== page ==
AARP’s recent article entitled “7 Things Medicare Doesn’t Cover” talks about some needs that aren’t part of the Medicare program — and how you might pay for them.
- Opticians and eye exams. Original Medicare will cover opthalmologic expenses like cataract surgery, but it doesn’t cover routine eye exams, glasses, or contacts. In addition, it’s usually not covered by Medigap plans (supplemental insurance available from private insurers to augment Medicare coverage). Some Medicare Advantage plans cover routine vision care and glasses. As such, it may be wise to purchase a vision insurance policy for a few hundred dollars a year for the expense of glasses or contact lenses.
- Hearing aids. The program covers ear-related medical conditions, but original Medicare and Medigap plans won’t pay for routine hearing tests or hearing aids. You may need to purchase insurance or a membership in a discount plan that helps cover the cost of such hearing devices.
- Dental care. Original Medicare and Medigap policies don’t cover dental care like routine checkups, dentures, or root canals. Some Medicare Advantage plans offer dental coverage, but if yours doesn’t, or if you opt for original Medicare, you may want to get an individual dental insurance plan or a dental discount plan.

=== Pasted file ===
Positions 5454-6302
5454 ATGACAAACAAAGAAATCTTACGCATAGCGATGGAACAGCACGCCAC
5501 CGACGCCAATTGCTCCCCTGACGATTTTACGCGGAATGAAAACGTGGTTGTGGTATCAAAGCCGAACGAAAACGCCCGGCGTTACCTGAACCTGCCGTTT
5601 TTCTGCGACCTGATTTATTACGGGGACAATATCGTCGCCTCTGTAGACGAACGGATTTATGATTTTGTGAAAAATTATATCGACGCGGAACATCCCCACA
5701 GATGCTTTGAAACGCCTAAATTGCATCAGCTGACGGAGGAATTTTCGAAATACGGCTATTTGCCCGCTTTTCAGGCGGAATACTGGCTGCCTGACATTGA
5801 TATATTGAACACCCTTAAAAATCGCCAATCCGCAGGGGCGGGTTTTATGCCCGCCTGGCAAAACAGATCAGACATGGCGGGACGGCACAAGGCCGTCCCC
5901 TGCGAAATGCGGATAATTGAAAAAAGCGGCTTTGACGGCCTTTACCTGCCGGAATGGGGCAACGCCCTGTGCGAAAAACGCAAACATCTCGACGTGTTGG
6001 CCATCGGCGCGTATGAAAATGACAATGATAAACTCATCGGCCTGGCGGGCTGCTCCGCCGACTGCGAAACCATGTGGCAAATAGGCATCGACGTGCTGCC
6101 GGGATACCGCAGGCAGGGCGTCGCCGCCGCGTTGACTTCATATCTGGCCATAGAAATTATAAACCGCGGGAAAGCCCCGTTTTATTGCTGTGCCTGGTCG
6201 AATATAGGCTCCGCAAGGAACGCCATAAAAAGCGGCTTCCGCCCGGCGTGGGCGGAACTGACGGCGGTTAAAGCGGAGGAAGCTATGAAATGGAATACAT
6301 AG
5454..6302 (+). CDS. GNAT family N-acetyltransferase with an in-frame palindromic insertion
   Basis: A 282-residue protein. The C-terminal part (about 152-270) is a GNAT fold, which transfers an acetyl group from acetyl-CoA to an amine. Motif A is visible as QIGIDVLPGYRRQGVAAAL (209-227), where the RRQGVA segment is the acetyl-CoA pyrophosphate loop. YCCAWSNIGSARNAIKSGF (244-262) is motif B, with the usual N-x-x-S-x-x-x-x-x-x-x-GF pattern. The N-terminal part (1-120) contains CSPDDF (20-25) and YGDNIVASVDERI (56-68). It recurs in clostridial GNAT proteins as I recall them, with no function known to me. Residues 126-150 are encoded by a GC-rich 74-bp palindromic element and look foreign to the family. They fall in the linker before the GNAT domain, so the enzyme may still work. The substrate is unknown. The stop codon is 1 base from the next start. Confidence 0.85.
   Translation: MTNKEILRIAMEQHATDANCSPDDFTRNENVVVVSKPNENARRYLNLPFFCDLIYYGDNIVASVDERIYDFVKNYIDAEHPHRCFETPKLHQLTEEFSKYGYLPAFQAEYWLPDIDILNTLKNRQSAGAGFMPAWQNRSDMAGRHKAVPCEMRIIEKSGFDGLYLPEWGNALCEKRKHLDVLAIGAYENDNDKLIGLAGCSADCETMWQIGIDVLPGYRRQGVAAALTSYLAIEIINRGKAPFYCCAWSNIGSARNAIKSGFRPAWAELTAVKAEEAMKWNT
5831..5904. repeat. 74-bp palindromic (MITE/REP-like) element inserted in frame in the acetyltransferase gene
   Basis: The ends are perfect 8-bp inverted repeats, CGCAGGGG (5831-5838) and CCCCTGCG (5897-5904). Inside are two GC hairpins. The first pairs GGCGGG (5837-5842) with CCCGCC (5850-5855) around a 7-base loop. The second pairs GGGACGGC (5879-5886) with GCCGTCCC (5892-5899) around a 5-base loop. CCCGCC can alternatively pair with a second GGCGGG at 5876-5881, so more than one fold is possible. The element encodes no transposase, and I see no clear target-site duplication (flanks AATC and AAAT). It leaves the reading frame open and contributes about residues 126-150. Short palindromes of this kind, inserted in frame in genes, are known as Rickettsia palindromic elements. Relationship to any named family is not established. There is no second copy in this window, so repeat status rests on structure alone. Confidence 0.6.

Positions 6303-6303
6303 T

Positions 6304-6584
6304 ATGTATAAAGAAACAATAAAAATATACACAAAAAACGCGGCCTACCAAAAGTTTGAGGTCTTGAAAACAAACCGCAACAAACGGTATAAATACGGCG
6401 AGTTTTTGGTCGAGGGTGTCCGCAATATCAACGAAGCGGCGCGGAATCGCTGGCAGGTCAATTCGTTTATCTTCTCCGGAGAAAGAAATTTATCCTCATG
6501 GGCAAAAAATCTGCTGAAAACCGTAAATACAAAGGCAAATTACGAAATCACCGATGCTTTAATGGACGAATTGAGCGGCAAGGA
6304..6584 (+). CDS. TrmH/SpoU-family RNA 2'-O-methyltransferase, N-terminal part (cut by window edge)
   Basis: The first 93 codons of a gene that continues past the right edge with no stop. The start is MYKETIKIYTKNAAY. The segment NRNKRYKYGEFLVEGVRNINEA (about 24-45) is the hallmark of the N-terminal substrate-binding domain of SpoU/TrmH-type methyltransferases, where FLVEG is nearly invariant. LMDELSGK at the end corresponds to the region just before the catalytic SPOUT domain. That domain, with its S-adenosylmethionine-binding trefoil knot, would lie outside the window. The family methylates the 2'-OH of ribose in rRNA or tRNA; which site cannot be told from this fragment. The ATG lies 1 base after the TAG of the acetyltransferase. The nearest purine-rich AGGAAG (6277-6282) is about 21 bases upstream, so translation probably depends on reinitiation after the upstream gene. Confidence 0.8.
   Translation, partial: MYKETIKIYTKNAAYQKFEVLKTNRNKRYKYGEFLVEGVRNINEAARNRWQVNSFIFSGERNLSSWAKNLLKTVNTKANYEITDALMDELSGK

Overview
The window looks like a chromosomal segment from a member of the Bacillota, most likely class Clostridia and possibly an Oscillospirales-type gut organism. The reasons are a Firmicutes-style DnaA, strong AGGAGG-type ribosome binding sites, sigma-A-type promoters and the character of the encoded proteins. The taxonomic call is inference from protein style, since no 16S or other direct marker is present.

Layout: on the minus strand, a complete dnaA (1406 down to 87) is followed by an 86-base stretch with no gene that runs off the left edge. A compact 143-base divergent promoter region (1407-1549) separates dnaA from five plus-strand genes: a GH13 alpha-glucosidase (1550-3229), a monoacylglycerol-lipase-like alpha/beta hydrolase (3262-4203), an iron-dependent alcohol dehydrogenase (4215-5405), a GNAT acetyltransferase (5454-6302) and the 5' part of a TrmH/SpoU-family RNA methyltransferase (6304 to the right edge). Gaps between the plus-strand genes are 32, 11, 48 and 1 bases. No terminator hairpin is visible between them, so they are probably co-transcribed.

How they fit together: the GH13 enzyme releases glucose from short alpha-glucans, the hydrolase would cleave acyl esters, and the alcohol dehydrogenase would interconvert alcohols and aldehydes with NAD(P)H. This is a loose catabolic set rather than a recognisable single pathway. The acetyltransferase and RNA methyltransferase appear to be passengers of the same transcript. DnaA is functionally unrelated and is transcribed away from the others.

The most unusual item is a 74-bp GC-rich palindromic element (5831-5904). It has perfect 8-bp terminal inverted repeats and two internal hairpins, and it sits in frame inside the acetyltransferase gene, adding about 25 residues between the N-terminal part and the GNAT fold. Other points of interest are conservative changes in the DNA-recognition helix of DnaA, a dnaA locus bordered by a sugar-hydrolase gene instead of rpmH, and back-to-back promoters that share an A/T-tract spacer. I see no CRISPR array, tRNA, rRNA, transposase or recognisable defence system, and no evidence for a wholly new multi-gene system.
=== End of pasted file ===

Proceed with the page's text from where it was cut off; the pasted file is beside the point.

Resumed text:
- Care When Overseas . Original Medicare and most Medicare Advantage plans offer next to no coverage for medical costs incurred outside the U.S. However, there are a few Medigap policies that cover certain overseas medical costs. However, if you travel a lot, you might want this option. In addition, some travel insurance policies provide basic health care coverage. You should also look at medical evacuation (medevac) insurance for your time abroad. This is an inexpensive policy that will transport you to a nearby medical facility or back home to the U.S. in an emergency.
- Podiatry. Routine medical care for feet, such as callus removal, isn’t covered. Medicare Part B does cover foot exams or treatment, if it’s linked to nerve damage because of diabetes, or care for foot injuries or ailments. Therefore, you may want to set up a separate savings program for this expense.
- Cosmetic surgery. Elective cosmetic surgery isn’t included in Medicare. This includes procedures, such as face-lifts or tummy tucks. However, Medicare will cover plastic surgery in the event of an accidental injury. So, if you face these costs, you also may want to set up a separate savings program for them.
- Nursing home care. Medicare pays for limited stays in rehab facilities. This may be a situation where you have a hip replacement and need inpatient physical therapy for a few weeks. However, if you become so frail or sick that you must move to an assisted living facility or nursing home, Medicare doesn’t cover your custodial costs.
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Reference: AARP (Oct. 1, 2020) “7 Things Medicare Doesn’t Cover”